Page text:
Hedonic Damages: Evaluating the Intangible Loss of Life and Limb

Can we quantify life’s value? It is the economist’s job to reveal the implicit price society puts on life based on extensive research. Many studies show that when the income component is known, the hedonic component can be shown. The hedonic damages model is a concrete measure of the value of life, separate from lost earnings capacity. With this model, the results for hedonic value of life is substantial, and an invaluable tool to juries and the courts.

This article originally appeared in: Illinois Tort Report, Vol. 11, Number 6, June 1988
By: Stan V. Smith, Ph.D.

Evaluating intangible damages such as pain and suffering and the loss of life has always posed a substantial challenge for the courts. Recently, economic expert witness testimony based on an eco- nomic model of the value of life itself, which I first introduced in Sherrod v. Berry, 629 F. Supp. 159 (N.D. Ill 1985), served to assist juries in forming their conclusions based on objective evidence rather than mere speculation in these two difficult areas of tort liability.

Several decades ago, courts did not recognize the intangible value of household services. Today, of course, it is routinely computed as an element of pecuniary loss. Likewise, claims for the intangible value of life beyond lost earnings capacity were not recognized. In 1984, in Bell v. City of Milwaukee, a section 1983 case, an award was made for loss of the pleasure of living. Since then, more and more, the courts are allowing plaintiffs to recover for these intangible damages.

In Sherrod v. Berry, a Joliet Illinois police officer shot and killed a young man. In addition to establishing lost earning capacity, I was asked if I could provide expert economic guidance to the jury in forming a judgment regarding the enjoyment of living, distinct from lost earnings, which I termed the hedonic value of life (from a Greek root meaning pleasure).

The Hedonic Value of Life

Of course, we value our lives for more than the income we generate. But can we quantify life’s value? There has been a great deaI of economic research as to the value of life. These studies served as the background from which I formulated an econometric model for the value of life, which the 7th Circuit Court of Appeals termed “invaluable” in helping the jury perform its duty in determining the hedonic value of life in the Sherrod case (827 F. 2d 195, 7th Cir. 1987).

So, how do economists value life? They don’t. Society values life, in many different ways, hundreds of thousands of times every year. It is the economist’s job to reveal the implicit price society puts on life, just as he or she reveals the implicit price society puts on the services rendered by a wife or a husband in the household.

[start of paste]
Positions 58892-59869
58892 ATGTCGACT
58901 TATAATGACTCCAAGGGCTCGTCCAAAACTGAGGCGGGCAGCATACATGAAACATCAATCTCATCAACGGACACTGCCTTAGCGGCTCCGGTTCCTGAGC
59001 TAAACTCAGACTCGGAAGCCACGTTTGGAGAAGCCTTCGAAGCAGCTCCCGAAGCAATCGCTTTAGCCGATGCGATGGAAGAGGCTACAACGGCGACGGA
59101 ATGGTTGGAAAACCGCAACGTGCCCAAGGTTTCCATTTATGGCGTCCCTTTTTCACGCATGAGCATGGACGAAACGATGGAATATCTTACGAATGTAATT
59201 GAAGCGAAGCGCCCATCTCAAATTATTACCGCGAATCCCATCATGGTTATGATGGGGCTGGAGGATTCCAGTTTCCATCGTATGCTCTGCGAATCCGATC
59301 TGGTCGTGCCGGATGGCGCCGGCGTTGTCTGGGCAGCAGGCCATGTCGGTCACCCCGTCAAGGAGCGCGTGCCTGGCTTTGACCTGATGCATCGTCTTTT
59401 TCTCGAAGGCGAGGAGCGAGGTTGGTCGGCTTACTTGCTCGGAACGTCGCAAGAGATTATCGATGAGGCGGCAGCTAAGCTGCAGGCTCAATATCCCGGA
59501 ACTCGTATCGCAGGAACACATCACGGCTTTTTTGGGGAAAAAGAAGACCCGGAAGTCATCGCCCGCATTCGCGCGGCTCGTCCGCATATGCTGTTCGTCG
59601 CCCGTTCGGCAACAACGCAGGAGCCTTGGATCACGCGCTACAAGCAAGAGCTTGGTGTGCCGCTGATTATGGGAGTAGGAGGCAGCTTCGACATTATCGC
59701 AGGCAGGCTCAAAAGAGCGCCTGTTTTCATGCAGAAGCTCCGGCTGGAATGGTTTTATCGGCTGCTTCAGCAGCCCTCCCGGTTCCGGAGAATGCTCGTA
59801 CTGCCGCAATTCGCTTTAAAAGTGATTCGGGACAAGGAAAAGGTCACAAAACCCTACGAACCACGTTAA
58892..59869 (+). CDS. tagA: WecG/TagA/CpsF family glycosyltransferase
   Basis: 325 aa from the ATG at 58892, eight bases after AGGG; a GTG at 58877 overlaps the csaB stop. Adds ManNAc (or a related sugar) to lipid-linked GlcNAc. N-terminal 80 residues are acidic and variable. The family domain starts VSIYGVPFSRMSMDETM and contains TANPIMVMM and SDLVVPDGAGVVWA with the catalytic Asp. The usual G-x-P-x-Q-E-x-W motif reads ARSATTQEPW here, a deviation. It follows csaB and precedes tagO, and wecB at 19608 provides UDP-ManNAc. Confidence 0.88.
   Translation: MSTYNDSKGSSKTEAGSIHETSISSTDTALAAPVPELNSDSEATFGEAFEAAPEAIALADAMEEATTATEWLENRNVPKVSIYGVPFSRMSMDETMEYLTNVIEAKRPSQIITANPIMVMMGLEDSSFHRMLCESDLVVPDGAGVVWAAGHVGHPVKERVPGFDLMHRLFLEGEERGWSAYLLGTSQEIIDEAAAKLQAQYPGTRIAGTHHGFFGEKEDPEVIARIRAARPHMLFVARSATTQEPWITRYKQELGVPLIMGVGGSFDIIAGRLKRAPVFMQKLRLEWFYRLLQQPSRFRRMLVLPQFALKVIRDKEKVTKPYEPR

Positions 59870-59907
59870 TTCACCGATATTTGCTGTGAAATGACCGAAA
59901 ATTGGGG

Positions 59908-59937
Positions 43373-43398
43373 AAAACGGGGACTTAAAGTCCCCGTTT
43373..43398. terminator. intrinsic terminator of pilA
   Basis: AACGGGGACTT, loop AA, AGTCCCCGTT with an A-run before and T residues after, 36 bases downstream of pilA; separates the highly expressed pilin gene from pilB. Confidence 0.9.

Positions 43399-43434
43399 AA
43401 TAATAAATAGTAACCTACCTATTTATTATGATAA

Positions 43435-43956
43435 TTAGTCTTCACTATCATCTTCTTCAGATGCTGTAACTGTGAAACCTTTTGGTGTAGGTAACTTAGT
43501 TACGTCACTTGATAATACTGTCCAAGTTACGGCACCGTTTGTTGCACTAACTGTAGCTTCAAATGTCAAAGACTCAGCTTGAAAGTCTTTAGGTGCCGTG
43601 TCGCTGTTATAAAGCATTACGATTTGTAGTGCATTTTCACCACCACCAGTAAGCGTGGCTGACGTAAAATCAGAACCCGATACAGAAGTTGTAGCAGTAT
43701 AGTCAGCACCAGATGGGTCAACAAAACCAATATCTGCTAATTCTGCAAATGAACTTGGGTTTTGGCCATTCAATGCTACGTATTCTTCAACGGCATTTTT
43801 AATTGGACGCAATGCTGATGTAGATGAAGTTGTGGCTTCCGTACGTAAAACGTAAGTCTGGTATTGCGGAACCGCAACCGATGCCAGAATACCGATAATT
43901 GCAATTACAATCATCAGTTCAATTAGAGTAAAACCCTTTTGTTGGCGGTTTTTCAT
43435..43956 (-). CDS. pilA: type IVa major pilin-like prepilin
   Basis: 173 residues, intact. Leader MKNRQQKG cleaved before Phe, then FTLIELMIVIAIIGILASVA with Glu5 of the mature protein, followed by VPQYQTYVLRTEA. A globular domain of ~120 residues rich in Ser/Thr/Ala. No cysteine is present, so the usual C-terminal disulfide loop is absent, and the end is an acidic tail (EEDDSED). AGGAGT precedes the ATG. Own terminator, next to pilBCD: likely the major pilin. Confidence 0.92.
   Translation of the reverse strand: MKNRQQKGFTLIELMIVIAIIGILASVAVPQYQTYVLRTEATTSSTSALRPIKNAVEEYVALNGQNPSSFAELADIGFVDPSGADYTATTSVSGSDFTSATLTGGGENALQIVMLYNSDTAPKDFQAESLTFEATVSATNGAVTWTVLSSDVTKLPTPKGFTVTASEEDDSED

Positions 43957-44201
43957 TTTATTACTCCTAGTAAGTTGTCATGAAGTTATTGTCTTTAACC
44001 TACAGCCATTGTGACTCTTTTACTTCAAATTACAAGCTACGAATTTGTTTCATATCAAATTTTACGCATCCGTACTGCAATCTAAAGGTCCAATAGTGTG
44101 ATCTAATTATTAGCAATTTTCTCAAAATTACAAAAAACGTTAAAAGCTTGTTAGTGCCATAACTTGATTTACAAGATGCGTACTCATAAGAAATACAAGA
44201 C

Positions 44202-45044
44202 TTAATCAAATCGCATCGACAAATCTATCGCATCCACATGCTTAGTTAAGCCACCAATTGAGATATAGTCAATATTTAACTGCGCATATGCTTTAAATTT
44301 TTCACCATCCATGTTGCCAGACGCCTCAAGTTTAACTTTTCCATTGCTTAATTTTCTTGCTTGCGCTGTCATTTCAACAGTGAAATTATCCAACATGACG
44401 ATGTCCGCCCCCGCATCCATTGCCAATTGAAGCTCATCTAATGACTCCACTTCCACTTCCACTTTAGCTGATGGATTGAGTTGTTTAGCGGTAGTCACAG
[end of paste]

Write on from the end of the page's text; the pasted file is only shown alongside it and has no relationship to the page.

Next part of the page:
One way is to examine the incremental amount of pay that workers on jobs with fatality risk demand as extra compensation for bearing that risk. One economist, for example, looked at the differential rates of pay to policemen in different cities with different risks to life on the job, taking into account other aspects of the job. Another way is to examine the prices people pay for lifesaving measures such as seat belts, smoke detectors, ambulance services, etc.

Government, industry and individuals are constantly making pricing decisions about compensation for extra risk to life or about instituting risk reducing measures. Also, there have been some carefully crafted studies in which people have been questioned as to what they would pay to reduce certain risks such as in airline travel safety.

Calculating the Hedonic Value of Life Benefits All

The results of these studies vary widely as one might expect, since we do not have a uniform opinion as to the value of life. However, many of the studies show a clustering in the range of $500,000 to $3 million dollars and more. Further, these studies show that when the income component is known, the hedonic component can be shown to be a figure at least as great as, and often a multiple of, lost earnings capacity. The hedonic value of life is substantial.

My model tailors the economic evidence to the life of the specific individual and takes into account the partial loss of the hedonic value of life in instances of injury. Several states and Federal District courts have recognized this model and have accepted my testimony regarding hedonic loss as part of pecuniary damages both in death and injury. Testimony is pending in many states, including Illinois.

My hedonic model can also be used to establish the responsibility of a manufacturer in product liability. By examining the amount spent on lifesaving features of the product design, it can be shown that the manufacturer spent a certain sum per statistical life saved. That sum might be consistent with the broad range of societal norms or, alternatively, it might imply a low regard for the value of life implicit in the cost-benefit safety design process.

Hedonic damages — the concrete measure of the value of life, separate from lost earnings capacity — has just begun to be used in American courts. Its value to juries in making fair and just determinations of damages is apparent. Its use in future litigation is certain to increase. As with any method of proof, its value is limited only by the skill of the attorney and the ability of the economic expert.

About the Author

Stanly V. Smith is president of Corporate Financial Group, economic/hedonic legal consultants in Chicago, Illinois. As a University of Chicago trained economist, he created and pioneered economic expert witness testimony on the hedonic value of life. He has testified widely and has developed state-of-the-art econometric analysis of personal and commercial damages.

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